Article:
A Lesson in Leverage
He shares an example of broker Dave who was a client that was buying up a lot of properties years ago. During the recession he got loan modifications on his investment properties and could not get one on his personal home. This was because he had too much equity. The lender never has any concern that they’re going to have to take a property back if there’s equity in it.
People who did the right thing during the recession got into issues, which is why it’s important to align interests with the way things really are. Leverage is a great tool.
Hartman recalls when he was new to real estate, running around his Remax office and old-timers would tell him that leverage was a two-edged sword. He doesn’t believe that anymore, and notes that once you borrow money, you’re in charge, not the lender.
He states that during the recession, the people who got relief were those who had high mortgages. If you owned your home free and clear, you were not offered anything. That’s the way the world is. Hartman advises that listeners align their interests with reality, not the way that things should be.
Live Investement Counselor’s Strategy for Mortgage Sequencing
When asked about mortgage sequencing, Oliver states that as most people are aware, the first four mortgages require 20% down.
Aaron adds that this has changed, and Hartman clarifies that Fanny Mae and Freddy Mac are two large mortgage entities that are government sponsored. He repeats that Oliver says the first four properties need 20% down for investment properties. The maximum that a single person can receive in agency loans is ten, twenty for a married couple. The debate was that you could have six properties with 20% down, but that has gone away.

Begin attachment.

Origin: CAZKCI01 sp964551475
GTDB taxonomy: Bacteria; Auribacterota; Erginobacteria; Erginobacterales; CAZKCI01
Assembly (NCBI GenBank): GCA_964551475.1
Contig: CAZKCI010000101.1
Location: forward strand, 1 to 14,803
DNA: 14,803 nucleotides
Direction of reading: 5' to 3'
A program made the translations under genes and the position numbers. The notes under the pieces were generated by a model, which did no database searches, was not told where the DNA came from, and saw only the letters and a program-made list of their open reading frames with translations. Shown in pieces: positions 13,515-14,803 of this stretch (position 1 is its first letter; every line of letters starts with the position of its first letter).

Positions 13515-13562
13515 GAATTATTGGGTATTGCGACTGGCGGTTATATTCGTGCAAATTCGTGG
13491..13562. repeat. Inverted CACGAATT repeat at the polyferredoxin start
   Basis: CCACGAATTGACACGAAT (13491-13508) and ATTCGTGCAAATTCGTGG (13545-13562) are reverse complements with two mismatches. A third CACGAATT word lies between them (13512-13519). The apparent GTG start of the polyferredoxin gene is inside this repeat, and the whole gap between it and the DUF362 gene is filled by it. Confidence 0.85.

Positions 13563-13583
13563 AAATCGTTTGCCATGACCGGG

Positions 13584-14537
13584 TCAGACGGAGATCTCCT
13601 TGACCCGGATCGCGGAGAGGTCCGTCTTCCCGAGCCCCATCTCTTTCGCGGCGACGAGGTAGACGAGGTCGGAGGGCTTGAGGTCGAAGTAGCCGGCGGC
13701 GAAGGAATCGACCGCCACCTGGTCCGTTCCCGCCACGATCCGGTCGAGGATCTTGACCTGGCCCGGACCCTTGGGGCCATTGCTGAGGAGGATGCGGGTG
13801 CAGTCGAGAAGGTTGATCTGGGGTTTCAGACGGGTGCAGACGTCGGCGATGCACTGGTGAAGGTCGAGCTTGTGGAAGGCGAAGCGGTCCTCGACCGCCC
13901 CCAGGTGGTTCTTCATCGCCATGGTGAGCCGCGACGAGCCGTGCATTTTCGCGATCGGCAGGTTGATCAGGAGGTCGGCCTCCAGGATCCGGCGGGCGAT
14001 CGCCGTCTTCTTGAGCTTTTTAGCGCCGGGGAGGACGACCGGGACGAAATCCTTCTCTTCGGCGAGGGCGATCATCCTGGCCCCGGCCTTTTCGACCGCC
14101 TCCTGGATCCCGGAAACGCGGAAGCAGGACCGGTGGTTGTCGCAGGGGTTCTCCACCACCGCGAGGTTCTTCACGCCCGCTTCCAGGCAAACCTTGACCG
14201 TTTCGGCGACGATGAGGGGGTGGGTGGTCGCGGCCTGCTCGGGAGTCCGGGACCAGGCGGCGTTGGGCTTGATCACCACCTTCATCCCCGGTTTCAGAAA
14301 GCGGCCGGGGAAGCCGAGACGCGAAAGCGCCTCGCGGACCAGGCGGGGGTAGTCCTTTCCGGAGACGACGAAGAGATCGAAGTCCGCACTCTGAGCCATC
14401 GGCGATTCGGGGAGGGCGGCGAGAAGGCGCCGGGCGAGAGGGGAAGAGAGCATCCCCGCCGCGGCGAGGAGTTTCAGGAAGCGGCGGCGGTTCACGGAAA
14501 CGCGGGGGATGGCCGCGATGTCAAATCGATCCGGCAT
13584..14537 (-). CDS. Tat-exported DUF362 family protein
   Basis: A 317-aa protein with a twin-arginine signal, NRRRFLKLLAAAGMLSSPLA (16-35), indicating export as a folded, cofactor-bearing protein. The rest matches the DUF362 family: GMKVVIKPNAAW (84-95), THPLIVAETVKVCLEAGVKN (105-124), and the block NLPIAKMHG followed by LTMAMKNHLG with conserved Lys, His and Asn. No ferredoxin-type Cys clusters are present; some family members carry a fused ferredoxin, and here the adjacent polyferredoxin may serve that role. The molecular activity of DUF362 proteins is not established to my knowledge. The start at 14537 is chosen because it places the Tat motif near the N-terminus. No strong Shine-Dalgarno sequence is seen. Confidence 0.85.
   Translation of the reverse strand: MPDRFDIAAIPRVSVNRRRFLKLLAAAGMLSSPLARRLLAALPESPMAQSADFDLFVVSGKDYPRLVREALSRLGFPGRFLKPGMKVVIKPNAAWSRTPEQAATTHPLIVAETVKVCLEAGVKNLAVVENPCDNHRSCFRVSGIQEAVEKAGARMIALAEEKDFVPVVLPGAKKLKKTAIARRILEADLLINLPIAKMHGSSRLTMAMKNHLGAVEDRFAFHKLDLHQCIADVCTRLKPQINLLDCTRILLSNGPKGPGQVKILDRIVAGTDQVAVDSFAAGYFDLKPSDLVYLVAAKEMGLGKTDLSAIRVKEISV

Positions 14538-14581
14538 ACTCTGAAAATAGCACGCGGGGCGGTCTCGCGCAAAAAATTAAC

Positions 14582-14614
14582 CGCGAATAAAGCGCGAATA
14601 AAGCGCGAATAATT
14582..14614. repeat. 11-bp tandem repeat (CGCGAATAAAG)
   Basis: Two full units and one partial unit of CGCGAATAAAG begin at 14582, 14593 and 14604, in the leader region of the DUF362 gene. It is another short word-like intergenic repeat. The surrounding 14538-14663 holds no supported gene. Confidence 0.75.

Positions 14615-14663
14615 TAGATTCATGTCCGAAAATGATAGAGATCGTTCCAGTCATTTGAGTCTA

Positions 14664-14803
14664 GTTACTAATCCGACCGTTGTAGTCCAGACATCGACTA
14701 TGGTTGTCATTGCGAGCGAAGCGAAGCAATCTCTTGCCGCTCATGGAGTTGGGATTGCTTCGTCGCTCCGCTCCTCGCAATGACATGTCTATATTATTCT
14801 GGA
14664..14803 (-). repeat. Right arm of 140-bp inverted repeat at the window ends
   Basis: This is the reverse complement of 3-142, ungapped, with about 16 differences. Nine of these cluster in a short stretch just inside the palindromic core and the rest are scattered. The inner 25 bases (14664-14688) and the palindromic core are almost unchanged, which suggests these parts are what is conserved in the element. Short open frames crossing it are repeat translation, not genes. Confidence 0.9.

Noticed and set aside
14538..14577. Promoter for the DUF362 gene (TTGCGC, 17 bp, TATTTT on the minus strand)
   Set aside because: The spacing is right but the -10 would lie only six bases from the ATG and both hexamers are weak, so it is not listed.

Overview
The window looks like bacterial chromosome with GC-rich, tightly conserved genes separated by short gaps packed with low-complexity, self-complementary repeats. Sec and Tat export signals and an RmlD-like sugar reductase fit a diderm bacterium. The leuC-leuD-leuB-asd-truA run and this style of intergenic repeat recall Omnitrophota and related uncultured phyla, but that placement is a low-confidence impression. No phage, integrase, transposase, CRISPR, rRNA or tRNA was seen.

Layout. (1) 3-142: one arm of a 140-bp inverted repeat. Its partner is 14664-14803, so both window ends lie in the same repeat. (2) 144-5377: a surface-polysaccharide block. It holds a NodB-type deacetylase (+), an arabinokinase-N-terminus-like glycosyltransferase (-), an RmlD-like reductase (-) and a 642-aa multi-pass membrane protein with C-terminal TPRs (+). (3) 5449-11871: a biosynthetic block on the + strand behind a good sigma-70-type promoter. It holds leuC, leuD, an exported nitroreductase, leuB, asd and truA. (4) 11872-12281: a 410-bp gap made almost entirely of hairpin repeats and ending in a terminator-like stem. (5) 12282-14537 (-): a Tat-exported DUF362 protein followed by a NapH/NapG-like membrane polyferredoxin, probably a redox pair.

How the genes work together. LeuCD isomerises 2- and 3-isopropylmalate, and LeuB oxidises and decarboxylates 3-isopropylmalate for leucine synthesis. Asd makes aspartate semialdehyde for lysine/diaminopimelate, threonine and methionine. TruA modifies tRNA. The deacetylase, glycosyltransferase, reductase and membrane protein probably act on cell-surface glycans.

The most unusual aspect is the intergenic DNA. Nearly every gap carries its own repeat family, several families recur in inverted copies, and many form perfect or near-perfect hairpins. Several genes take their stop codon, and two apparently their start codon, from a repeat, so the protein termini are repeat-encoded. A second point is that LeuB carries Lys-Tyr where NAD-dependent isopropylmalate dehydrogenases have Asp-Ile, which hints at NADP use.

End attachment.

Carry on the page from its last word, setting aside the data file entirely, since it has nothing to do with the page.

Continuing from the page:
Oliver adds that with multiplexes, they require an additional 5% down.
Hartman states that when it comes to mortgage sequencing, it’s a good idea to buy the more expensive properties first and get the best financing and leverage. If you purchase a -plex property, you might have an A-rating but you’re going to have a B-tenant. They downgrade a notch in a -plex property. Single-family homes match the rating, A for A, and B for B.
Oliver explains that it’s much easier to go with single-family homes if you’re just getting started because a four-plex is like buying four houses at once.
Sara adds that it’s a catch 22. Though the plexes have better leverage, she agrees with Oliver in the sense that it is more difficult with a -plex and investors might talk themselves out of investing if they start with something too difficult.
Carrie agrees as well, advising that the first investment should be in single-family homes so that the investor is not stuck with a -plex, however, a -plex still only counts for one of your ten agency loans.
Hartman mentions that the tenant quality plummets with apartments. Single-family homes appreciate well, and you do not have to resell them to an investor. They can go to a homebuyer that is interested in buying simply because they like the property.